Personal Development

Personal Development for a New Kind of Leadership

by Terrie Lupberger, Newfield Network

Having attended the LOHAS conference, I was inspired by the varied interest groups from many fields and disciplines– business, finance, filmmaking, academia, etc., - who share a common purpose.  The aim of this group is no less than to be change agents for sustainable living and a healthier planet.

I, too, share this vision, and am particularly interested in what the holders of this vision will need in order to bring the vision to reality.

Do we have the competencies needed to bring this vision to a tipping point?  What do we need to learn in order to be successful?  And, how do we develop the needed competencies when traditional learning is not responding to the demands of our times.  In fact, what and how we are learning, as individuals and as organizations, is part of the problem, not the solution.

The same way that many in our Western Culture believe that more material possessions will make us happy, many believe that more information will bring us wisdom.  Traditional learning practices as modeled in our public education systems and corporate training programs have developed in a frantic pursuit for more information, relating with the world as if all we can do is to explain it in order to use it, in a gruesomely utilitarian fashion. 

I believe that what is needed for us to make our vision a reality are learning practices that include and transcend our concern for conceptual knowledge and effective action while also illuminating the paths toward wisdom and effective living. 

For lack of a better phrase at the moment, let’s call this path towards wisdom Personal Transformation.  And, while that word has been around since the ‘70s and somehow abused, misunderstood and perhaps now trivialized, what it aims for is a shift in the way an individual or organization sees and therefore takes action in their world.

Transformational learning is a shift in our coherence that allows the emergence of a new observer, one who is able to design new solutions to old problems, who embraces the mystery of life, aware of the power and limits of conceptual learning, and capable of foreseeing new actions and producing unprecedented results,while caring equally for personal and collective concerns.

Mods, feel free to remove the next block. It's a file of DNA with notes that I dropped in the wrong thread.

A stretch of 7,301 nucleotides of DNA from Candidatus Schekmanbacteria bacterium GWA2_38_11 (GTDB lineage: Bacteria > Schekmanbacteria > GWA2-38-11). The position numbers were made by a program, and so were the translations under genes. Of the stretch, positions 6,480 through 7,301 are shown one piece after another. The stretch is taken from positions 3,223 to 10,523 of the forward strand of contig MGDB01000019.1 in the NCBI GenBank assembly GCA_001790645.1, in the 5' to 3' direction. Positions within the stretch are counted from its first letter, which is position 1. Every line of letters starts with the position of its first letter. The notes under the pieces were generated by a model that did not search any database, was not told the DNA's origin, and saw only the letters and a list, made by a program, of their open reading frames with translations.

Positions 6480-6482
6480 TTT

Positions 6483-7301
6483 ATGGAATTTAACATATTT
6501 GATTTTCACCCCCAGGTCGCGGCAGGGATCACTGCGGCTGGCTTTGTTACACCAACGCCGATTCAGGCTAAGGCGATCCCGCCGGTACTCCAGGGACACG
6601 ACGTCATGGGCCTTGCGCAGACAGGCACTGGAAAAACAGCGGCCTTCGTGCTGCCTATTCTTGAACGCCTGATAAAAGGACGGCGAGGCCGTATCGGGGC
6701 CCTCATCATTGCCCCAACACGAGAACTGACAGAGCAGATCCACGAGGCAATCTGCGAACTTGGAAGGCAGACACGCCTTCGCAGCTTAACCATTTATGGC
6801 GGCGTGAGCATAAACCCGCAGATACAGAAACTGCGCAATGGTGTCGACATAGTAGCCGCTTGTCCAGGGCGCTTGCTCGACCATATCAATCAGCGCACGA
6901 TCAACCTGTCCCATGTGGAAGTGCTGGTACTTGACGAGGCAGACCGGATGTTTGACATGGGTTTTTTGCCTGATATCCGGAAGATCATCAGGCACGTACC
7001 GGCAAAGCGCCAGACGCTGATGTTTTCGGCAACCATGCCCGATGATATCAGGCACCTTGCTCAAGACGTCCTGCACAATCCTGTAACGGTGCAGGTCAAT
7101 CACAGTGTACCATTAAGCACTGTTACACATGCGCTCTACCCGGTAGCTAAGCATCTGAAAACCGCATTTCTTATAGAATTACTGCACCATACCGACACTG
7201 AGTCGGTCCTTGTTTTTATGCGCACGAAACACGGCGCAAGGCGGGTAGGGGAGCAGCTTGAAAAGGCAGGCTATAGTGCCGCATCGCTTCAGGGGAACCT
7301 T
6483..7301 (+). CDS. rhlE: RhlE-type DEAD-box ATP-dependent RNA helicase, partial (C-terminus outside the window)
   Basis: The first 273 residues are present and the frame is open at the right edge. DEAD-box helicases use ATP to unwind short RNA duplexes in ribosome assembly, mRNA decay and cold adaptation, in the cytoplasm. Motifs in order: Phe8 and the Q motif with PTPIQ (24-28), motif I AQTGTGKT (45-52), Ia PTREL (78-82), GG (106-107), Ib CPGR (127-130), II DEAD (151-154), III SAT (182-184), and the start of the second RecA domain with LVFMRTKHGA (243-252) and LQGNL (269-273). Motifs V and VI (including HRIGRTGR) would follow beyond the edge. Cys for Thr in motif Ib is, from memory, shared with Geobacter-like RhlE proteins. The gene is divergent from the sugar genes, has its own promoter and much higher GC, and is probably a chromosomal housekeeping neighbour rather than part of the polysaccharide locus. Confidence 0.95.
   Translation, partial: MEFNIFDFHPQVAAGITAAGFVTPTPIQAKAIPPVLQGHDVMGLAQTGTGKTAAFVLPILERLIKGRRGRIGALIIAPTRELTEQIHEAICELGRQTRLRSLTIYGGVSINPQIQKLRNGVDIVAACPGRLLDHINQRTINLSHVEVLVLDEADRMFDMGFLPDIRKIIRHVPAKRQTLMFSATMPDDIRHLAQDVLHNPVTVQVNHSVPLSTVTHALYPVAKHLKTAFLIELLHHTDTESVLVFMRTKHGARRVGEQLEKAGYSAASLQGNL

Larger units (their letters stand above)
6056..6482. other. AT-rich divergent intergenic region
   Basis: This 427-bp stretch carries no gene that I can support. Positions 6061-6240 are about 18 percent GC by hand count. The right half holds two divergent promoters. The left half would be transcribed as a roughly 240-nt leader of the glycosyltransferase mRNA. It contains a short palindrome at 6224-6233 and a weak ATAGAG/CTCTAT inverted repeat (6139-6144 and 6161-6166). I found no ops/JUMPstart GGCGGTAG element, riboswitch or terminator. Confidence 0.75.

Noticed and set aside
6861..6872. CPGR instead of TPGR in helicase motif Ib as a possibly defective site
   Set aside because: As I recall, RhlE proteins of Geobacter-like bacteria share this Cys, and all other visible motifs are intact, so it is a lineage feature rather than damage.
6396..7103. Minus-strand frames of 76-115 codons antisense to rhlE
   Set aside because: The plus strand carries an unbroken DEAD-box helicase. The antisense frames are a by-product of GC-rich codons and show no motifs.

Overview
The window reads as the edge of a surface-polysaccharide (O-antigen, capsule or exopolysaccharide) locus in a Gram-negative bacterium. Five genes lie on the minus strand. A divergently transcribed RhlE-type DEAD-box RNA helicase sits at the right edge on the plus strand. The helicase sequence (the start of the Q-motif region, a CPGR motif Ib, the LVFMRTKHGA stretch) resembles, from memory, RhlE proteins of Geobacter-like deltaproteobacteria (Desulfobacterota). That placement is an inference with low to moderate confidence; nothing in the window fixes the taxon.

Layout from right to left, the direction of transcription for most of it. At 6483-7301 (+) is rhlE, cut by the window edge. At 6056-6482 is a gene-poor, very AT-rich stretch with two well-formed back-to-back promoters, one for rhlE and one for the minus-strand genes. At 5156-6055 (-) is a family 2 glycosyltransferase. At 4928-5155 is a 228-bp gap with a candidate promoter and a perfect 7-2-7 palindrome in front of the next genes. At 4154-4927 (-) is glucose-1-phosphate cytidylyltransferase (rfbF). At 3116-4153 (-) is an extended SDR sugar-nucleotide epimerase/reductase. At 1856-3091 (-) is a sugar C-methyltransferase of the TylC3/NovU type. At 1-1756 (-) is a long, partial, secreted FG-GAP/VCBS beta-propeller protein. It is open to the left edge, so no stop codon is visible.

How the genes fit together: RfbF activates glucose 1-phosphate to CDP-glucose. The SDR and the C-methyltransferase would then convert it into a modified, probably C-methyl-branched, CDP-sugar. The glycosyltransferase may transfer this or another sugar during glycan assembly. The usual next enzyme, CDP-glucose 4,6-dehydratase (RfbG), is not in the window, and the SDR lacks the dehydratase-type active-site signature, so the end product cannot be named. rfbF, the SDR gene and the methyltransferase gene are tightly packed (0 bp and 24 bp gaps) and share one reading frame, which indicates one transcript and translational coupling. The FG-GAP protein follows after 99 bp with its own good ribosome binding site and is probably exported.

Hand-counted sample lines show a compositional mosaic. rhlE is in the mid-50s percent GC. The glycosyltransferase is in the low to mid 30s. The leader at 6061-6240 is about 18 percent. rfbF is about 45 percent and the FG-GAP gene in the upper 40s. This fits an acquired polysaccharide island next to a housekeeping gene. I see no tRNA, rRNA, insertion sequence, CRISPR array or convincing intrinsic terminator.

LOHAS leaders and visionaries need learning practices that increase our capacity to successfully navigate the complexities of our times and transcend the traditions of thinking that have not only shaped our present commonsense, but that also have a powerful hold on our current approaches to business, education, politics, economics, the environment, etc.

Economist Milton Friedman, a Nobel laureate, once said:  “So the question is, do corporate executives, providing they stay within the law, have responsibilities . . . other than to make as much money for their stockholders as possible?  And my answer is, no, they do not.” 

How do leaders for a more sustainable world address this kind of thinking?

The Dalai Lama writes in the foreword of the book, Essential Spirituality, by Roger Walsh, “In our increasing materialistic world, we are driven by a seemingly insatiable desire for power and possessions.  Yet in this vain striving, we wander ever further from inner peace and mental happiness.  Despite our pleasant material surroundings, many people today experience dissatisfaction, fear, anxiety, and a sense of insecurity.  There seems to be something lacking within our hearts.”

How do leaders for a more sustainable world deal with the fear and anxiety…in themselves and also with those they lead?

William Greider presents in his book, The Soul of Capitalism, another consequence of the traditional knowing and learning:  “Think of the paradox as enormous and without precedent in history:  a fabulously wealthy nation in which plentiful abundance may also impoverish our lives.”  And he adds, “Our situation is unique—learning how to live amid endless plenty and, ironically, how to live well in spite of it.”

How does the LOHAS leader listen and speak to their marketplace to inspire them towards the same vision of sustainability?

I do not believe the answers to these and other important questions will be found in our traditional learning or commonsense. I believe the answers partly lie in our ability to take the Hero’s Journey as Joseph Campbell wrote about.  We have to be willing to go through our own ‘dark night of the soul’ - to examine the limitations of our own thinking and the consequences thereof.  We need to honestly look at our own incompetencies, presuppositions, and beliefs and assess how they limit our ability to take action.  We need to build awareness of our ‘own awareness’ and be willing to throw out that which is no longer serving us. 

The task for the LOHAS leader then is to acknowledge and embrace the difficulties we face, to build our emotional competencies so we can live our passion and ambitions and fears and resignations with honesty, openness, courage and acceptance.  We must build our capacity to live with uncertainty and determination.  We must develop our ability to listen and speak to those who do not share our vision without superiority or condemnation.  We must develop our capacity to deal with the complexity of moving our vision forward in a world with differing agendas, values, ethics, awareness, etc.   Our call is no less than to engage in transformational learning to develop both the wisdom and courage to build alternative, successful models for sustainability in all domains of life – starting with ourselves.


ABOUT THE AUTHOR:  Terrie Lupberger is a partner in the Newfield Network which offers worldwide learning programs to individuals and organizations that integrate, strengthen, uplift and transform the human experience.  To contact the author, please visit www.newfieldnetwork.com.